Cancel OK

A New Day

Consequences—intended or otherwise—of the ELD mandate
MS_A New Day

Further, 51 percent of owner-operators admitted they wanted to get out of trucking when asked about the future of their trucking career.

“As trucking becomes more and more regulated, my feeling is that capacity will continue to shrink,” observes Jacqueline McKenzie, vice president of corporate communications for Triple Star Logistics, Inc. “While trucking isn’t the most glamorous of professions, one of the benefits of being a trucker was the autonomy. But with every new regulation, autonomy is eroded. It’s another hurdle in attracting new people to the profession.”

Conjecture vs. Reality
As a result of these and other factors, the ELD compliance deadline was seen by many as a sort of doomsday scenario: if not the end of hauling as we know it, at least a tectonic shift of the kind not seen since the requirement of commercial driver licenses in 1986. Since the industry survived that hurdle and those that came after, it will overcome this too, right? Will this be seen as a true watershed moment, or as a situation where the fear of change outpaced the reality of compliance?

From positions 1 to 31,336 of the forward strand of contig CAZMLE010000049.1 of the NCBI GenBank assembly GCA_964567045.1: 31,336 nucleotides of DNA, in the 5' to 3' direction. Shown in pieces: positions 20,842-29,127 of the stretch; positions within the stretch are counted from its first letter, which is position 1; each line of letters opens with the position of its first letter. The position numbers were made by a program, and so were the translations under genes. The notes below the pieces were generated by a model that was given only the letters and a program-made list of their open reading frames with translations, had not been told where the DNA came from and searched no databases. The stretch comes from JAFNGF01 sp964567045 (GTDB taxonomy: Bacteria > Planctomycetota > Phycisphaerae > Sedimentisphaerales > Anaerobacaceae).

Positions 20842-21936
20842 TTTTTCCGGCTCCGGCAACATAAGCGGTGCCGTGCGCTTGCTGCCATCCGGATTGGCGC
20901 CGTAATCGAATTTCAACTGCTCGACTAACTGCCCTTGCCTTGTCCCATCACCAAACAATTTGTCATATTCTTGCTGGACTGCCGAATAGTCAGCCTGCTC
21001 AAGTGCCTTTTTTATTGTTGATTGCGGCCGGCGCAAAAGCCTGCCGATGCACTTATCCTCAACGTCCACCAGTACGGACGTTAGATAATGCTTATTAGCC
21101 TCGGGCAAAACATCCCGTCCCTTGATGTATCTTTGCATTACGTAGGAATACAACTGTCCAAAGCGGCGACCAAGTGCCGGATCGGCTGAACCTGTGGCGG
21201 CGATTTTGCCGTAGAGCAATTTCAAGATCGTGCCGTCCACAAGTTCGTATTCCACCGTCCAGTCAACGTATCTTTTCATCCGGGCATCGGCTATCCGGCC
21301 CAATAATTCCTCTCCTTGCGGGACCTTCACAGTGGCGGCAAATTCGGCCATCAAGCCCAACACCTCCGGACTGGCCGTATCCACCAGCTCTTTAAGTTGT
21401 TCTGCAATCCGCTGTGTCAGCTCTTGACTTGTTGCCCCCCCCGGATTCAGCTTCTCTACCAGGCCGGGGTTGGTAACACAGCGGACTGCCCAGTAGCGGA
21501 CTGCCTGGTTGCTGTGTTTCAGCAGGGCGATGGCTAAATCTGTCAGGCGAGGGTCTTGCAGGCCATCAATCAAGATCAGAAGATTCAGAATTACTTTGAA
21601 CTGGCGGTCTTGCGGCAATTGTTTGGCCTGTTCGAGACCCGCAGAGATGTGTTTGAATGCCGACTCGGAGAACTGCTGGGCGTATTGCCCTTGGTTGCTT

“We don’t use ELDs, but we do interface with them for our transportation management system,” explains Dan Vaché, who recently retired as director of sales for software provider FreightFlow. “There are both good and bad sides to enforcing the use of ELDs: the good news is that with stricter hours of service regulation, drivers will see a decrease in wasted standby time [at shipping docks]; the bad news is with drivers unable to exceed regulated hours of service, produce will see an increase in transit time.”

Exploring other options
Climbing transport time has already been seen in perishables with delays and late arrivals, prompting some shippers to consider intermodal solutions as a way around the full burden of compliance. This, however, has its own complications.

“Intermodal, although more cost effective, has delivery times on par with those brought on by the ELD mandate, and in some instances even longer,” notes Joe Rubini, president of Rally Logistics, Inc., headquartered near Toronto, Ontario. “Shippers are aware that trucks can no longer spend hours waiting on loads, so many have been arranging loads of trucks with more accurate appointments.”

DeMatteis, too, notes intermodal may be a solution for some, but not others. It can be inefficient when multiple pickups and dropoffs are required, and does not pair well with time-sensitive or perishable freight like fresh produce.

A growing response to the mandate is one that reaches back to the old days of long-haul trucking: pairs of drivers working as a team. While the rates for team service are higher, sometimes as much as $500 to $1,500 per truckload, this pales in comparison to the cost of noncompliance, missing a delivery due to running out of service hours, or losing the load to spoilage.